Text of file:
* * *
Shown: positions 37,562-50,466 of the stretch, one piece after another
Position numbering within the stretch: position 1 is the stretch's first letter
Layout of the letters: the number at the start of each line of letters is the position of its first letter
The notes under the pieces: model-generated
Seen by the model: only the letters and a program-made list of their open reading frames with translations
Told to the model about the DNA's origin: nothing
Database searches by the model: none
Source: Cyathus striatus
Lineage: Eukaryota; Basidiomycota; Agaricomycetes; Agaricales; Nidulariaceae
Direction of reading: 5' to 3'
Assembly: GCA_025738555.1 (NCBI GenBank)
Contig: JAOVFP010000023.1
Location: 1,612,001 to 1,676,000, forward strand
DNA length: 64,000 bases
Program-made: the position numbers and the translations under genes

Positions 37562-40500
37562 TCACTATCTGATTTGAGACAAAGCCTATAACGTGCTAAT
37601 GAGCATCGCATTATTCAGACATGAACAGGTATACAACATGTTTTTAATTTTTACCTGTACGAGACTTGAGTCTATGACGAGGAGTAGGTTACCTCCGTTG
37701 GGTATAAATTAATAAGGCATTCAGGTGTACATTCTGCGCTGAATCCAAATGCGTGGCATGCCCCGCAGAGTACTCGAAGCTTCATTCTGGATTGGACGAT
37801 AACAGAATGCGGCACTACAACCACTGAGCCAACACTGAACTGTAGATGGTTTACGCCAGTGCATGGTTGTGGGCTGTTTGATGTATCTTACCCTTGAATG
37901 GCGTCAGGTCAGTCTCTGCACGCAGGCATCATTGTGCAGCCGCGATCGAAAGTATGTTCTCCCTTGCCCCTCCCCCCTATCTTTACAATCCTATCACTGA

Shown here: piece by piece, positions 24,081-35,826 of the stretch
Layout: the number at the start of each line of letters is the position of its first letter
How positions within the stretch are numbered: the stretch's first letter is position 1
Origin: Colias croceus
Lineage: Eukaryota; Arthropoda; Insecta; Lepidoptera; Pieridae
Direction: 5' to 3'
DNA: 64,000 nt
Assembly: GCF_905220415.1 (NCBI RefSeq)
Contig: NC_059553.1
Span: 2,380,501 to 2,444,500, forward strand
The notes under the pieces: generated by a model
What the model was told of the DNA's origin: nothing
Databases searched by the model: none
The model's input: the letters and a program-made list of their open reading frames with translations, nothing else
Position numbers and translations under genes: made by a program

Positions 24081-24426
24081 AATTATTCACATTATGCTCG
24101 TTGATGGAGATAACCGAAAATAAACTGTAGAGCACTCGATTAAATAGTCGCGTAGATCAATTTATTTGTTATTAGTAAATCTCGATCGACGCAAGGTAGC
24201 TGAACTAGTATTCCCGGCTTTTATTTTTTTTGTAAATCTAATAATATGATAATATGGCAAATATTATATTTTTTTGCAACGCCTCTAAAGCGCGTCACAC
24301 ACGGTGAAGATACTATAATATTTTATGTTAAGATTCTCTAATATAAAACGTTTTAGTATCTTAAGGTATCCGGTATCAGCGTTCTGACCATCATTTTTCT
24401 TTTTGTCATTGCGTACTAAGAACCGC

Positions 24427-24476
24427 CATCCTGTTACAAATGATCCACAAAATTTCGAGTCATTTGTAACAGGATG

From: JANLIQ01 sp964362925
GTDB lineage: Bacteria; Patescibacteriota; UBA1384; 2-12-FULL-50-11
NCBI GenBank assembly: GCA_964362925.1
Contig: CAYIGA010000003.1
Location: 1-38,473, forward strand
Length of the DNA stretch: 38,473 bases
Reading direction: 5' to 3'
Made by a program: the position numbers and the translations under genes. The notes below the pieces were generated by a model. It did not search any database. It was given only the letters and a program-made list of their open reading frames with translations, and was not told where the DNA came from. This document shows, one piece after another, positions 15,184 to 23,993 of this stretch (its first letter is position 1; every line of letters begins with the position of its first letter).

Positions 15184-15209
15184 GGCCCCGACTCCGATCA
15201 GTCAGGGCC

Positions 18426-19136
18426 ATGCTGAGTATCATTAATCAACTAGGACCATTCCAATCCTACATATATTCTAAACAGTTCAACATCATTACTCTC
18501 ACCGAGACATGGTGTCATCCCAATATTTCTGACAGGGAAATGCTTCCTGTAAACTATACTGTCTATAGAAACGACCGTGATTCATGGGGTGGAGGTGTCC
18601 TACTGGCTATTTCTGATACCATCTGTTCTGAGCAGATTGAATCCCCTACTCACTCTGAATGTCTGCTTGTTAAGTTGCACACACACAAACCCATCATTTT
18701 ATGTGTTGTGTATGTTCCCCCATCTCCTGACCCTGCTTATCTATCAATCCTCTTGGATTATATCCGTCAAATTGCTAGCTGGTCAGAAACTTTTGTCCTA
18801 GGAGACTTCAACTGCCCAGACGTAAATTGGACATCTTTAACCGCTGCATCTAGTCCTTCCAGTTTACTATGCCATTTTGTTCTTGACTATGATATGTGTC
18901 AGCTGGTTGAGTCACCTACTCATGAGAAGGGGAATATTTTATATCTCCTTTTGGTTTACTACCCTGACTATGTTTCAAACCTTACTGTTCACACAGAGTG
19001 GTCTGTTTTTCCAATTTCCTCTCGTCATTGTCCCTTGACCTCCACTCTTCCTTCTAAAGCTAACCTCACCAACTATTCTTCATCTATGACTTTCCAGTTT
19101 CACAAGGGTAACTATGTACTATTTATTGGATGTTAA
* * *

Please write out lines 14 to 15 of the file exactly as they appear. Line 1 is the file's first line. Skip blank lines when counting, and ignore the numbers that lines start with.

DNA length: 64,000 bases
Program-made: the position numbers and the translations under genes